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Keep Kids Safe In The Woods

Updated on March 20, 2011

Summer is peak time to bolster a child's education outside the boundaries of the schoolyard. But before parents head to the woods or mountains, park and wildlife officials want them to learn a few lessons.

The first order of business has to do with parent education. People think, 'What could happen, it's the woods?' But 'the woods' has its own set of rules. There are some parents who have a lot of experience and some that really don't have any outdoor experience, and they're blown away that there's wildlife out there, that it's not a Disney kind of ride.

Keeping children in the line of sight is a good start, but it's not enough. Don't allow your kids to scamper away too far, even if you can see them. Not only is there the danger of wildlife, they could fall into a stream, or fall off a large rock, breaking arms, breaking heads.

Children are apt to dig, grab and taste new and possibly harmful substances. Kids will put just about anything in their mouth at any age. Make sure they don't eat berries or other wild herbage that might look tasty to eat.

Know What's Out There

Rattlesnakes sun themselves along the trails and, like most wildlife encountered, just need to be given some room. However, snakes usually will do their best to get away from noisy pint-sized hikers. The same is true for other critters.

Encounters between people and mountain lions, and certainly attacks, are extremely rare but not unheard of. Wildlife is most active at dawn and at dusk, when your visibility isn't as good. There's no set convention for types of wildlife that have run-ins with their two-legged counterparts. There are a number of species out there - bears, lions, coyotes, even red fox and other critters - that need to be given some room.

Prepare For The Worst

It's important for adults to set guidelines for children before anyone sets foot outside the SUV, but adults still should prepare for the worst.

Teach them about staying together, having a water bottle and something to eat. In the higher elevations, you lose water quickly and dehydration presents a new set of problems. Your brain is your most important tool - or your worst enemy - if you're not thinking straight.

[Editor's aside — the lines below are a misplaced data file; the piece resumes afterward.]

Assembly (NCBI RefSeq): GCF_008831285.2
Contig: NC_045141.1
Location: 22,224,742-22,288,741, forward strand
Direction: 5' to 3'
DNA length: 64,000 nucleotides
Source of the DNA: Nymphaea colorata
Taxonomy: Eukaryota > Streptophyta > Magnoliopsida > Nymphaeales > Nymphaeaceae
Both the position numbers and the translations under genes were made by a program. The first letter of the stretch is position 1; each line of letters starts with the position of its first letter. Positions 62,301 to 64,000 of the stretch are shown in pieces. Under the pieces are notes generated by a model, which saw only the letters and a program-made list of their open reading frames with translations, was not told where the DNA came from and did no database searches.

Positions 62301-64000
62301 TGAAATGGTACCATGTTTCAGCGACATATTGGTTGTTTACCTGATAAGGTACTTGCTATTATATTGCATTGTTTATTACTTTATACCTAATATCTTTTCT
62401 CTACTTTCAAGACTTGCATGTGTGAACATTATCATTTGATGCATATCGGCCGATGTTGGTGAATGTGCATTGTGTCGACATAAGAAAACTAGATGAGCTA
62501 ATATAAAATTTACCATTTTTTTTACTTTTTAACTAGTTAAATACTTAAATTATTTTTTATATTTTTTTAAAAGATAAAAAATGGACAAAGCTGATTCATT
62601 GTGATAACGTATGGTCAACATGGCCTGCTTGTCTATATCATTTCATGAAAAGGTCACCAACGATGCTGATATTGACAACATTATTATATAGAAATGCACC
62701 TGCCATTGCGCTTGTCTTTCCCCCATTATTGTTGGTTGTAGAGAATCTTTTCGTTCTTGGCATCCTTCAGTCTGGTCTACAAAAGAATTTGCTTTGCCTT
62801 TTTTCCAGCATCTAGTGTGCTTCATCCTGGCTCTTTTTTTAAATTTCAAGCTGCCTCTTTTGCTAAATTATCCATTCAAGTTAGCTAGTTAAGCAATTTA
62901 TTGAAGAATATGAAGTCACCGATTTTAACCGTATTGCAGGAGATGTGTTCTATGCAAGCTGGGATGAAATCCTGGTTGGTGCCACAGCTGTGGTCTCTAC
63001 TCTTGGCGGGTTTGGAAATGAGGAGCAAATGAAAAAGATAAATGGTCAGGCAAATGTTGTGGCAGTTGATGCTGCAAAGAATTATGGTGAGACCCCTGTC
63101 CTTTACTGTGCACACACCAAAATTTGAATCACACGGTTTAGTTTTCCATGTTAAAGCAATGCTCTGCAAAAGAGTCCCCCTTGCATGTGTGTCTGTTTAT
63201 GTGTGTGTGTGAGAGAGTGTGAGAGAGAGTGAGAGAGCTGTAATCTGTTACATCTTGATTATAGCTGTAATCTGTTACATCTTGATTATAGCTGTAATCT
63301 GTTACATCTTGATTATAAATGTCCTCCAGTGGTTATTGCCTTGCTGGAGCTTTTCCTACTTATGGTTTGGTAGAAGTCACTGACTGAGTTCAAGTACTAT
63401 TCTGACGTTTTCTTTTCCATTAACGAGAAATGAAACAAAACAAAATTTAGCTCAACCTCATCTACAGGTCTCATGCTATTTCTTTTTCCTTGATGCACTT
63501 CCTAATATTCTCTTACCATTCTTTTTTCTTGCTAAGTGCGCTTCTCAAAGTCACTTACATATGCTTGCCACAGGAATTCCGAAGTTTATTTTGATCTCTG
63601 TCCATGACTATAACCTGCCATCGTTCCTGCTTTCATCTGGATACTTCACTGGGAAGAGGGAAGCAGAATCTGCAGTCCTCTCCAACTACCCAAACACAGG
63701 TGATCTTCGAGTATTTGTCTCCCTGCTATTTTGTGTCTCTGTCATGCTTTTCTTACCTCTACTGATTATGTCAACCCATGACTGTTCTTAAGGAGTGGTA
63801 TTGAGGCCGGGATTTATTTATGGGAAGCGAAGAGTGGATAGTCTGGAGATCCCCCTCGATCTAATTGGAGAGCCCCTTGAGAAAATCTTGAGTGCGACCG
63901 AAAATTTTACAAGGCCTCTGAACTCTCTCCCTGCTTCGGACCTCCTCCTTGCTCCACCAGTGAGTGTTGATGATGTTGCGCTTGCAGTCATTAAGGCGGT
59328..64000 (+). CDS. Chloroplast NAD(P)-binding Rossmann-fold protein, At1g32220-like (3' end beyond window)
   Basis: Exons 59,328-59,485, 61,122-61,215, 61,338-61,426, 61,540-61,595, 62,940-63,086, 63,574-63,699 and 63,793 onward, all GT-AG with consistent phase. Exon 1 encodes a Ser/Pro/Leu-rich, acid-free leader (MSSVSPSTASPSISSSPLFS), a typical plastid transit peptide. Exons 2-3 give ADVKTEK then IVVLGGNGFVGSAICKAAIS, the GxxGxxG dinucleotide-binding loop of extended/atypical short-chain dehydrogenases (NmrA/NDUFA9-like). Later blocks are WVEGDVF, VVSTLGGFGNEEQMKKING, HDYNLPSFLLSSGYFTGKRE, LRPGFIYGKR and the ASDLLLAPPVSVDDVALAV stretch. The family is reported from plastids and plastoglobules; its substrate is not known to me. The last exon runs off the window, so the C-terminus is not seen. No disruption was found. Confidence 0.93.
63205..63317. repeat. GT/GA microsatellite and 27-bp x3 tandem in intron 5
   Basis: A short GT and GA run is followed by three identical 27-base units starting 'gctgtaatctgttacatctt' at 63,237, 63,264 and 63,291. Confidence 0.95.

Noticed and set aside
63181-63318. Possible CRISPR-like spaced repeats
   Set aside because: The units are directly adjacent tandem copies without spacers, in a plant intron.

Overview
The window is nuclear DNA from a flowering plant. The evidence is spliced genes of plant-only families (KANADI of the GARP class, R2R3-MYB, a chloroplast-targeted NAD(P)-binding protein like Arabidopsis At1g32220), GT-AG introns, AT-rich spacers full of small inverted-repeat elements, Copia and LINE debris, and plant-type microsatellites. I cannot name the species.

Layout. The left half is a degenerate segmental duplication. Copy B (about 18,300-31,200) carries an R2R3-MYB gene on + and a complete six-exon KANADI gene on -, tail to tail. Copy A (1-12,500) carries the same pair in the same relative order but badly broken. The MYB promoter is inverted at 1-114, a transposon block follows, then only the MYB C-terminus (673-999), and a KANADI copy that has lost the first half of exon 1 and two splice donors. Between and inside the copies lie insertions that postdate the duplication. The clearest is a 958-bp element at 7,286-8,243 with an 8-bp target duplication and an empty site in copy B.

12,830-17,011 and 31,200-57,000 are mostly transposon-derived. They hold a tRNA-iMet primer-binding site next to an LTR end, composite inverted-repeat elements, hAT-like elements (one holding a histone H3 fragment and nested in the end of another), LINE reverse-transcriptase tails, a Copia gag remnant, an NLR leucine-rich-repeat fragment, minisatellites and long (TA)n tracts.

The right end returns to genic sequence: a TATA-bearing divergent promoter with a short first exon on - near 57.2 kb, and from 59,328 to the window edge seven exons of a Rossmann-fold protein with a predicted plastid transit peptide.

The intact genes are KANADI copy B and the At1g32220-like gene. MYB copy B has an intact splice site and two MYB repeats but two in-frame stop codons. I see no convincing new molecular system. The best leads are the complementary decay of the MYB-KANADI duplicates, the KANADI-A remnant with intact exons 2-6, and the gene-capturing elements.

If a child does get separated, well-prepared children need only look to the wisdom of Disney's Jiminy Cricket and "give a little whistle." A whistling device can be invaluable. Even park rangers, when they're out hiking, will take extra whistles to give out to hikers. Be sure to educate your children on proper use of whistles, because fellow outdoor enthusiasts shouldn't be subjected to cry-wolf whistle-blowing. Three blows on a whistle is the international distress signal.

The Hug-A-Tree program is also highly touted by park and wildlife officials. Children should be instructed that, if ever separated, they should stay put, hug a tree and wait to be found.

Parents should not be confident that their child will know how to use elaborate kits or gear. Compasses and maps are helpful in the hands of a youngster who knows how to use them, but a lot of them don't.

If your child does go missing, leave someone where the kid will look first then fan out to search - in doing so try not to get anyone else lost.

Keep Children Safe In The Woods

  • Set rules: Establish firm guidelines, instructions.
  • Animals: Heed posted wildlife warnings.
  • Whistle: Equip kids with a whistle. Instruct him or her to, if separated, blow three times, the international signal for distress. We found, above, a $5 whistle that registers at 118 decibels.
  • Hug a tree: Teach kids to stay put if separated from the group and hug the nearest tree in a grove, preferably one close to open area.

In addition to the above:

  • Dress for success: Bright colors are easy to spot. If you want to be less invasive, a reversible jacket with bright orange on the inside is a good idea.
  • Cell phone: A cell phone with geographic information system capabilities is always a good idea.


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